Sir John Cass
Sir John Cass was a man of singular ambition. Born near the Tower of London in 1661, he was the only son of a successful entrepreneur. In 1665, the family moved to a rural estate in Hackney and thus escaped London's Great Plague. The family business was, however, well placed to take advantage of the demands for the rebuilding of the City following the Great Fire of 1666.
John Cass began to emerge into public and political life only after the death of his father in 1699. Some of his most treasured ambitions were realised in three years of success for the Tory party at the end of the reign of Queen Anne: a successful business career, terms as Alderman, Sheriff, then City MP before being knighted in 1713.
Part of Sir John Cass’ wealth is understood to have been acquired through his role as Director of The Royal African Company which traded with Africa, including in the trade of enslaved people. Cass retained shares in the Royal African Company until his death when they were bequeathed.*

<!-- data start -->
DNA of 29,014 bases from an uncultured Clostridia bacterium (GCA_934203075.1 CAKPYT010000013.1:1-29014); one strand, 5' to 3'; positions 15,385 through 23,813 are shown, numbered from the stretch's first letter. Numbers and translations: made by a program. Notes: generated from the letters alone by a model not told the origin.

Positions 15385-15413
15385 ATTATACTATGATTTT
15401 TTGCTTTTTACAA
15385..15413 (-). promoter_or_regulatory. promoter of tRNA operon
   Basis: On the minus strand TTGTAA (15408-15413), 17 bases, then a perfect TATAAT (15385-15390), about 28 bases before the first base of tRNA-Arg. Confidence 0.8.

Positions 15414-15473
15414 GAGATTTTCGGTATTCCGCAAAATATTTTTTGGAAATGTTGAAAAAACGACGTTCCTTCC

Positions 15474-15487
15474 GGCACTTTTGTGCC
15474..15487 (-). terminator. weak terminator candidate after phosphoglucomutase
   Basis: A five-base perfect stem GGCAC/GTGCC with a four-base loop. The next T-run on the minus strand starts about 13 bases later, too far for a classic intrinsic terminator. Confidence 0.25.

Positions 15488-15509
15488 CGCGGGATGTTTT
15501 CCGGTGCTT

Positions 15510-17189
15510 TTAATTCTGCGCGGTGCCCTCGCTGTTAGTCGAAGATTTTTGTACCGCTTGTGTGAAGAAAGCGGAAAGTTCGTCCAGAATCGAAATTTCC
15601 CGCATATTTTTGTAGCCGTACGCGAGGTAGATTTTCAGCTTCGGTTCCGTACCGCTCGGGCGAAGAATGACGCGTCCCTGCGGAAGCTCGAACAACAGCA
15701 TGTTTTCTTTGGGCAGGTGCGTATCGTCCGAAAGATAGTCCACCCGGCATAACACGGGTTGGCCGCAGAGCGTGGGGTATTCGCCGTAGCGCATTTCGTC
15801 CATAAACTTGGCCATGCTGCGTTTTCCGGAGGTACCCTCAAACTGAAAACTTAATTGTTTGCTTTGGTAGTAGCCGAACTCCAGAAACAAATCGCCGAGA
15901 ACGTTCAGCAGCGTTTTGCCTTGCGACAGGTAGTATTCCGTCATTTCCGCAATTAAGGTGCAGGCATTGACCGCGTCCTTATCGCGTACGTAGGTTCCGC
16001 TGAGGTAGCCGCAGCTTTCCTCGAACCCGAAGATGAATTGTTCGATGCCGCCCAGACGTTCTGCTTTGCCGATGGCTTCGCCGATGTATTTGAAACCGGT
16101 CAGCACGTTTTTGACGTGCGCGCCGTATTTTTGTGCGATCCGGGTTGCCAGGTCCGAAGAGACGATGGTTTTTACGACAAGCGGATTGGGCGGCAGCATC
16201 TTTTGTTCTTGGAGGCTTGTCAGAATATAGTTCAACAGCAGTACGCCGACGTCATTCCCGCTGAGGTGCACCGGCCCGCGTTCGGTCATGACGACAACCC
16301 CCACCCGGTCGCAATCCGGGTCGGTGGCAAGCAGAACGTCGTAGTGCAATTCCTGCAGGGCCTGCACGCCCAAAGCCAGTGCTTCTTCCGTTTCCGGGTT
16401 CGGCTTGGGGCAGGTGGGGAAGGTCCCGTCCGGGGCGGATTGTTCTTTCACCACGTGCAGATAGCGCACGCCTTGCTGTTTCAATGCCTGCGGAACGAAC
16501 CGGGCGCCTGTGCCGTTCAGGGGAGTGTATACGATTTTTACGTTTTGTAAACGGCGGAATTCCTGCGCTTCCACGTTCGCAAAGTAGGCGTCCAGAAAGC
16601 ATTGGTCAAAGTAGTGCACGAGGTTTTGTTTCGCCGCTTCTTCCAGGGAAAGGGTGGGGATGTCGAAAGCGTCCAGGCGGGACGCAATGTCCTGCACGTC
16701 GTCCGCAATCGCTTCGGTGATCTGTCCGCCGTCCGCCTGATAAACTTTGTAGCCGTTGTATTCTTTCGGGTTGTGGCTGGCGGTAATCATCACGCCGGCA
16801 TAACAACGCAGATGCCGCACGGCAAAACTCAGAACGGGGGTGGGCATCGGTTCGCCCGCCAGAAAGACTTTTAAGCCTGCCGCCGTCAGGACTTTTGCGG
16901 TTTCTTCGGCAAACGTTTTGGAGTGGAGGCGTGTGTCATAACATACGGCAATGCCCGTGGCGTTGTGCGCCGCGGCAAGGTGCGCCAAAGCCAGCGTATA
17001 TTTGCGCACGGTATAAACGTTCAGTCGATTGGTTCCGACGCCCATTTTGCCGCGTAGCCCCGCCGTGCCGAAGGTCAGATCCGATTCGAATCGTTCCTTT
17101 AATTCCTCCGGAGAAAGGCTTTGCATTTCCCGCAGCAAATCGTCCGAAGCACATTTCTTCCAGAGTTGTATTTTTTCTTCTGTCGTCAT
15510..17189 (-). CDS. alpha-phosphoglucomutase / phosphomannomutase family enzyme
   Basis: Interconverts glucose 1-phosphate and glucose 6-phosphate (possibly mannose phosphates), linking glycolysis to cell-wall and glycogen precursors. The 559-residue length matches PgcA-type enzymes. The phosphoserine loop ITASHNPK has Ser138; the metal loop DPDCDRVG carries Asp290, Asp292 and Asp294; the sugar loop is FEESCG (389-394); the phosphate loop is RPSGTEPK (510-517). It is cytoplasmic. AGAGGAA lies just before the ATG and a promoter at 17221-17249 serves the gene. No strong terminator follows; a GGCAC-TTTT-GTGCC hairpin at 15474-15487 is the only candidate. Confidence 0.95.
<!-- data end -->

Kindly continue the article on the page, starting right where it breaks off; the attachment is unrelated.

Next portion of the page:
In 1710, he founded a school and dedicated the rest of his life and his wealth to nurturing the minds of future generations.
In 2001 a donation from Sir John Cass's Foundation led the City University Business School to rename itself the Sir John Cass Business School (usually abbreviated to Cass Business School).
*This page was updated on 11th June 2020 to reflect the links Sir John Cass had to the slave trade in the 1700s and the role he played. A review, commissioned by the Foundation, is underway to ascertain the facts concerning Sir John’s links to the slave trade with a full and transparent account to be published once complete.